Jul 5, 201209:28 AM
All there is to sip and savor in New Orleans
Coffee? Tea? Or ... (Don't Even Go There)
Image Courtesy of Brybs, stock.xchng, 2009
I have fond memories of summer, as I am certain most of us do, because not only was it play baseball! time, as well as no-school season, but it also meant that, at dinnertime, we kids were served iced tea instead of the usual cold-weather drink (milk). I like milk, but iced tea just went down easier and was more festive.
As I grew older, something I am still doing, I broke the milk habit and went directly to iced tea year-round. The freedom of maturity, and all that. Iced tea is that perfect drink, refreshing and no conflicts with a wide range of foods.
Let me pause here to make one comment: Whoever let loose on New Orleans restaurants asking if you want “sweetened or unsweetened” iced tea, please stop the madness. Our city is not part of the Deep South where sweetened tea is an integral part of dining. Our tea here is hot or iced. It’s not, by tradition, sweetened, except by the consumer, who has the good sense to add all the sugar required for personal taste just before the moment of ingestion.
Anyway, in many circles, mixing alcohol with tea is considered bad form, old sport. And before you get carried away with the retort, “But what about Long Island Iced Tea?” let me hasten to inform you that this particular cocktail contains not a whit of tea.
Long Island Iced Tea
1 part vodka
1 part tequila
1 part light rum
1 part gin
1 part Cointreau or triple sec
1 part fresh lemon juice
Rim a collins glass with a lemon wedge, and then fill with ice cubes. Mix all alcohol ingredients with the lemon juice in a shaker, with ice. Shake well then strain into the glass. Top with cola to taste and garnish with lemon wedge.
Since I like drinks that practically make themselves, I was pleased to find a new product, just on the market, that seems to be an answer to many questions. Not really important questions but questions nevertheless.
Belvedere Vodka has introduced a Lemon Tea version of its quality spirit. It is, I confess, very good. Maybe too good. And it opens up many possibilities for great summertime cocktails. Belvedere Lemon Tea Vodka is made from green tea, black tea, chamomile, lemongrass, honey, ginger and lemon. Almost sounds like a drink that can make itself. See statement above, opening sentence, preceding paragraph.
Belvedere Lemon Tea Green Goddess Pitch
5 oz Belvedere Lemon Tea
10 oz green tea
3 oz lemon juice
3 oz simple syrup
1 bunch mint
Add all ingredients to a pitcher with ice and stir. Garnish with blueberries, cucumber and slices of lemon.
Belvedere Lemon Tea Honey Sour
1 ½ oz Belvedere Lemon Tea Vodka
1 ½ oz. lemon juice
1 oz honey water
Dash egg white
Dash Angostura bitters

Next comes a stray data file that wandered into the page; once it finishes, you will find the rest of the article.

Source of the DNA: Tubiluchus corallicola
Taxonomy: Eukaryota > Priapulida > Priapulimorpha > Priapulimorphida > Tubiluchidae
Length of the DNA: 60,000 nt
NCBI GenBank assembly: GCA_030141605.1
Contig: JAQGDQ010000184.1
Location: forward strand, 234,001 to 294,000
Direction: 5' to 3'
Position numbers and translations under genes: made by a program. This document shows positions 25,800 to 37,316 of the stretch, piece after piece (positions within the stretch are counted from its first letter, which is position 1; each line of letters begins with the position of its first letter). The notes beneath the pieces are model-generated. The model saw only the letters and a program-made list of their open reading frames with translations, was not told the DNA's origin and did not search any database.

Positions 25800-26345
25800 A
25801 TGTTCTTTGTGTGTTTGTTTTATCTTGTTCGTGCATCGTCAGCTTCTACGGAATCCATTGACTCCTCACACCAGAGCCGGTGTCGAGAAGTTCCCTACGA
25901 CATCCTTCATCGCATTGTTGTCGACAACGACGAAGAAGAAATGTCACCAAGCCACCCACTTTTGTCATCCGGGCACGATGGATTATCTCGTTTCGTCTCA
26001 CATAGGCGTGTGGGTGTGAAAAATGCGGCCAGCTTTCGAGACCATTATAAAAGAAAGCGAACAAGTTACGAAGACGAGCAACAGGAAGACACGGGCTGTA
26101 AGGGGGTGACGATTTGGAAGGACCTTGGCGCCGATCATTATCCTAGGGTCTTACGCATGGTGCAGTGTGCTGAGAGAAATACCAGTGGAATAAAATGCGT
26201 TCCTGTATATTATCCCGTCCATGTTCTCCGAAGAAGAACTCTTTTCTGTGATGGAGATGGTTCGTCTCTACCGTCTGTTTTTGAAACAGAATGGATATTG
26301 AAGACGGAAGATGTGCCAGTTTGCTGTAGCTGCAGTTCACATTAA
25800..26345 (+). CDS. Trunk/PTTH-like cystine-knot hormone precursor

Shake all ingredients with ice and strain into a rocks glass.
Up until a few years ago, mixing alcohol with coffee meant hot coffee and some sort of brandy or maybe a strong whisky. The classic Café Brulot is one of the great après-dinner treats, particularly when it is done in the classic style. It’s not only a great drink but a great show. Sadly, many of New Orleans' grand restaurants have abandoned Café Brulot completely, or now offer a pale staging of the proper preparation tableside.
With the rise in popularity of coffee shops and the many iterations of iced coffees available to even the most casual consumer, we now have a whole range of new directions and reasons for taking our caffeine and alcohol in one gulp.
Iced Jamaican Coffee
1 oz dark rum
1 oz Tia Maria
¾ oz. heavy cream
4 oz chilled coffee
Combine spirits, coffee and cream. Partially fill a large, Bordeaux-style wine glass with crushed ice, and pour mixture. Serve.
Rum and Coffee
4 cups brewed coffee, chilled
6 ounces white rum
2 ounces dark rum
4 to 5 tablespoons sugar
Whipped cream for garnish
Per serving, combine coffee, rum, sugar and ice in a cocktail shaker. Shake well until combined.
Strain mixture into a highball glass and top with whipped cream.
So, don’t curse the heat and humidity. Make the best of it by enjoying an iced tea or an iced coffee. Oh, and don’t forget to add your own “special” touch.
P.S. For those of you who are really into coffee, and I mean, “really, really ‘into’ coffee.” This upcoming week, Merchant, the dynamite new coffee house at 800 Common Street, and Domenica, the amazing Italian restaurant operated by John Besh in The Roosevelt, will each be hosting a coffee-making and coffee-pairing session with Master Barista Giorgio Milos.
Signore Milos earned his designation from the Specialty Coffee Association of Europe, whose motto is “We Never Sleep.” Okay, so that’s not true, but I could not resist.
Anyway, Signore Milos will host a seminar, Demystifying Coffee, at Merchant on Monday, July 9, 6:30 – 8 p.m. Coffee, wine and crepes will be served and guests can learn about true Italian espresso from the Master. Incidentally, Merchant was just named by New Orleans Magazine as one of the Best New Restaurants of the Year.
The next evening, Tuesday, July 10, Domenica will host Signore Milos for a pizza-and-prosecco dinner, finishing with at least five different dessert and espresso pairings, 7:30-10 p.m.
Tickets are $100 for this two-night exploration of great Italian flavors and can be purchased at both Merchant and Domenica.